[SCA-Dance] SCA Created Dances

Mary Railing mrailing2 at yahoo.com
Thu Apr 29 07:45:58 EDT 2010

Troika is based on a Russian folk dance.  I learned the actual choreography at a folk dance workshop.  The major difference is that the trios are arranged as spokes of a wheel, and during the "run forward" part the middle person runs forward to the next set of people.  There is no "melee".  Of course the original music is different.  The SCA version uses a cut from the soundtrack of Henry VIII and His Six Wives (the movie, not the PBS series) called "Street Music".  (This is the same soundtrack album the music for Mannschaft comes from.)

I get the impression that the bowing and scraping in Hole in the Wall is actually the fault of Regency fandom.  The palming appears to be an SCA thing.  I can remember when we didn't do it in this dance.  Try asking old Carolingians.  I suspect it is due to Patri that Hole in the Wall is an SCA tradition.


From: Michael Bergman <eclectic at mit.edu>
To: Gwommy 'Bill' Holderman <gwommy at gmail.com>
Cc: SCA Dance List <sca-dance at sca-dance.org>
Sent: Wed, April 28, 2010 11:14:18 PM
Subject: Re: [SCA-Dance] SCA Created Dances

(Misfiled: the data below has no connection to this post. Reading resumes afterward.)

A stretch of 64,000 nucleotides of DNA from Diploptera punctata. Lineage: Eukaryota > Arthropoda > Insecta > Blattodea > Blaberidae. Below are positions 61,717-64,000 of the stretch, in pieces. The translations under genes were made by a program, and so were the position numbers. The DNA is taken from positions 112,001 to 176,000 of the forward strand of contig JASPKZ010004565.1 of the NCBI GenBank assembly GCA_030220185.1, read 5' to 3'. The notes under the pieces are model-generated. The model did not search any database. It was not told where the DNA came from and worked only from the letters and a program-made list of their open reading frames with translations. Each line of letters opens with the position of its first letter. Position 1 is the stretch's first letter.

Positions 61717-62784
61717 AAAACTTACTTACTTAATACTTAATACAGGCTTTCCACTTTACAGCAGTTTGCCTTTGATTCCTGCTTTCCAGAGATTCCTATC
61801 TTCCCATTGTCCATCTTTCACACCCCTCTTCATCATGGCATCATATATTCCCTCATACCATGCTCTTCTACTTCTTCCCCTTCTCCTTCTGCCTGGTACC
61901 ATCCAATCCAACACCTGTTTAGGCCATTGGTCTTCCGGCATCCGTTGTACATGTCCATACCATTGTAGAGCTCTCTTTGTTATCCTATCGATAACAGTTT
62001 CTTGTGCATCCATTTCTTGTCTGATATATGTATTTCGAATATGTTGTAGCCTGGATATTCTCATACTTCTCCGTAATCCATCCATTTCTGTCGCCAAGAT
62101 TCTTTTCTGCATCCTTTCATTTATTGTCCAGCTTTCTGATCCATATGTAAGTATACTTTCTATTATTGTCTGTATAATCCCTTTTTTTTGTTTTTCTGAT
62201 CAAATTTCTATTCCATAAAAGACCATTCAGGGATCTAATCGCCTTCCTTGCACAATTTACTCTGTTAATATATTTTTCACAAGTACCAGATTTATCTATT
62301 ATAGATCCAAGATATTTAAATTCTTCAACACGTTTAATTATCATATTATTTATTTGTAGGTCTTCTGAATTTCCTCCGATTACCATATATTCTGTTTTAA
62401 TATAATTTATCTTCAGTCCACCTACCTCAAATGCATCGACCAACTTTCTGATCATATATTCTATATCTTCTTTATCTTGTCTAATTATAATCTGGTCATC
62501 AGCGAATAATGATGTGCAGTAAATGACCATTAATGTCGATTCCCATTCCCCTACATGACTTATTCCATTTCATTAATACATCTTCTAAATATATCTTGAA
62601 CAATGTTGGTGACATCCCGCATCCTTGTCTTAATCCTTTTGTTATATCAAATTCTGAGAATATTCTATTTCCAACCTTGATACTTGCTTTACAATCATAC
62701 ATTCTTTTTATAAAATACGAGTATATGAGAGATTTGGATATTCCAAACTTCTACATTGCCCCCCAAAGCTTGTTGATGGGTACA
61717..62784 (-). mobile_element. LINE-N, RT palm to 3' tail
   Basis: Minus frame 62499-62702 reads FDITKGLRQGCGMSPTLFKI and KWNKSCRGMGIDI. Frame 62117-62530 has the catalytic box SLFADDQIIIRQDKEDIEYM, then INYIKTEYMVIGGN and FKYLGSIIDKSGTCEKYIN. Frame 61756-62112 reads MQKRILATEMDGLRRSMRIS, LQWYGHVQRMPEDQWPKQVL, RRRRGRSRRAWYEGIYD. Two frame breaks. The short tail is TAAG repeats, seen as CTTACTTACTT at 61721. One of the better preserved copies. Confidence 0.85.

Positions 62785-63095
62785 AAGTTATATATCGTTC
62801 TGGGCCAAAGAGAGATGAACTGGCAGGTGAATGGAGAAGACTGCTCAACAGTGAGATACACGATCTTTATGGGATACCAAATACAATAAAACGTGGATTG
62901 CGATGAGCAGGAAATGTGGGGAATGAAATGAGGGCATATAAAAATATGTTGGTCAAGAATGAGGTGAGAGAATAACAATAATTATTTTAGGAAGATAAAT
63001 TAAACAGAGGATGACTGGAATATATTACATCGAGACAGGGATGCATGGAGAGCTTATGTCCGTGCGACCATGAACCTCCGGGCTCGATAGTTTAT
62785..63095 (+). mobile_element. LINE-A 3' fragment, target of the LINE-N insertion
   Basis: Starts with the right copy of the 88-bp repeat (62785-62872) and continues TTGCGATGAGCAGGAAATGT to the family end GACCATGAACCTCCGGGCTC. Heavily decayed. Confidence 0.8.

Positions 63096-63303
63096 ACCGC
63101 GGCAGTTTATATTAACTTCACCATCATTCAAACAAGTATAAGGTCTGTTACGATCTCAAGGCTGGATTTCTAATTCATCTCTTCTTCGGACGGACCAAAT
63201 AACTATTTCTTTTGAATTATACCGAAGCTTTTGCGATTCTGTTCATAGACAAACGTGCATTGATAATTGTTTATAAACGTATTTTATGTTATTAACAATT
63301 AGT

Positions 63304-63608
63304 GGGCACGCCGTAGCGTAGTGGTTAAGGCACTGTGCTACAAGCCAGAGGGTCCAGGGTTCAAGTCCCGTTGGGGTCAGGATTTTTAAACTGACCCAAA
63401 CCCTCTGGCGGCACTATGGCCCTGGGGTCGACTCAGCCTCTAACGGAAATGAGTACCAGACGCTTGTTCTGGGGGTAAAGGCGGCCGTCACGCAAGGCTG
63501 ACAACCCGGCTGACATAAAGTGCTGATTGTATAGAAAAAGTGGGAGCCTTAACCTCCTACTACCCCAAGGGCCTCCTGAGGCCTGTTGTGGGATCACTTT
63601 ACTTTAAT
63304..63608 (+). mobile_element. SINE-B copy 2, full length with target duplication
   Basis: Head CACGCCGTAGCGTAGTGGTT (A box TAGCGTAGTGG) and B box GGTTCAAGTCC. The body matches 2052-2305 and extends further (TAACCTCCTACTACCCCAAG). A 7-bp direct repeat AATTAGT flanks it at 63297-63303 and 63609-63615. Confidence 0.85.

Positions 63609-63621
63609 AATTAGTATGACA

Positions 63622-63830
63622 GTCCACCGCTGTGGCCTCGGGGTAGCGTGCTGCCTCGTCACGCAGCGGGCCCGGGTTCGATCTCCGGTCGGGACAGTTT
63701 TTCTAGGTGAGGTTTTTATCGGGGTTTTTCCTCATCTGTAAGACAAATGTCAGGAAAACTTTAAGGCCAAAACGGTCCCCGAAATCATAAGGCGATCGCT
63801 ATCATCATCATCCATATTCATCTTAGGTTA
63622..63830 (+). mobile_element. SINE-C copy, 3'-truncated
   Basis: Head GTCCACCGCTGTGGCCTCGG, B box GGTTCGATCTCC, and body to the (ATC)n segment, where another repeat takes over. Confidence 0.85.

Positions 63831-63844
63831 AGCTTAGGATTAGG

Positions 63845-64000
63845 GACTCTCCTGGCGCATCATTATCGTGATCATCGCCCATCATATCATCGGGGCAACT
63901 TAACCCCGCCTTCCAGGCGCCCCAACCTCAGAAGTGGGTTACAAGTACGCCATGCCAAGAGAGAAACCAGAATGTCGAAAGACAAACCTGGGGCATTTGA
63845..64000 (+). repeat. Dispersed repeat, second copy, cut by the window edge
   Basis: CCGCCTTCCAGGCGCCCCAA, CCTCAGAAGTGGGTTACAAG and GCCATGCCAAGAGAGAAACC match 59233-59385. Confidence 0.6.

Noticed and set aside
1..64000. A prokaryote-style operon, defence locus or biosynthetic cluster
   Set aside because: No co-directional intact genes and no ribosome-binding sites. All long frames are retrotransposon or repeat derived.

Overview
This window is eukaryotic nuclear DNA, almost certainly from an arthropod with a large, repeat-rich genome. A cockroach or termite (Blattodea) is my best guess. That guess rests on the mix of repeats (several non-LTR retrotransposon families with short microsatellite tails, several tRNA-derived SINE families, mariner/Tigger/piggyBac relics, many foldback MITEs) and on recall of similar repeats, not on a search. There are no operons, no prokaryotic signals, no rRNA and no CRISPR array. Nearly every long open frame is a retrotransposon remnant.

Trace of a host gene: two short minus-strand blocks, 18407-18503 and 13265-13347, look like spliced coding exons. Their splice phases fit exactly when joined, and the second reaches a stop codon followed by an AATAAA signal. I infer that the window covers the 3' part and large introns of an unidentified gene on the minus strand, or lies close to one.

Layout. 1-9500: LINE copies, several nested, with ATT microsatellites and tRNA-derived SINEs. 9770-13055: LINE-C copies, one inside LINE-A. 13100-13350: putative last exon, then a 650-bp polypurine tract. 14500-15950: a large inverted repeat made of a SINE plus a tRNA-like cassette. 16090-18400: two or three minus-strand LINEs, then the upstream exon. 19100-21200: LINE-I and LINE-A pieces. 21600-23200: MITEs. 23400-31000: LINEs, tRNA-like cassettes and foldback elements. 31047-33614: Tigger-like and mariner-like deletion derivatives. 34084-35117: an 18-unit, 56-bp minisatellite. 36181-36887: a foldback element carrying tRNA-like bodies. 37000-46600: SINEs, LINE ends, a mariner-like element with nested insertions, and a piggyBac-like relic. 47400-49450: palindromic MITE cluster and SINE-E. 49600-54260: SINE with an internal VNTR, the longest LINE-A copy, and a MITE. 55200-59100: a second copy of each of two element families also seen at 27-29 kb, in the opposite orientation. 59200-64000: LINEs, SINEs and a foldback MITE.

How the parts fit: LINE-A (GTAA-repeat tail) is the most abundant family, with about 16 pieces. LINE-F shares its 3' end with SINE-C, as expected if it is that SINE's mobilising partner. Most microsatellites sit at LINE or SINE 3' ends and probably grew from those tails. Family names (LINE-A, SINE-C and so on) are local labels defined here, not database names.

I haven't seen anyone mention Hole in the Wall.  The SCA choreography
is actually a bit different than modern ECD, with the excessive bowing
and scraping, palming, early 17th century steps, and if you add in
sharking (or kidnapping, as it was called when I learned it), it all
adds up to a related, but different, dance than the one modern ECD
folks do.

Also, Troika, which I don't believe has any folk dance roots.  I think
it was just made up from period iconography mixed with sheer

I don't know if it was performed more than once, but there's the
Guillaume Jehan Pavanne, which a bunch of Marklanders inflicted on
innocent SCAdians at Pennsic some 20+ years ago.

Similarly, but more recently, the Brandle de Poule

--Harald Longfellow
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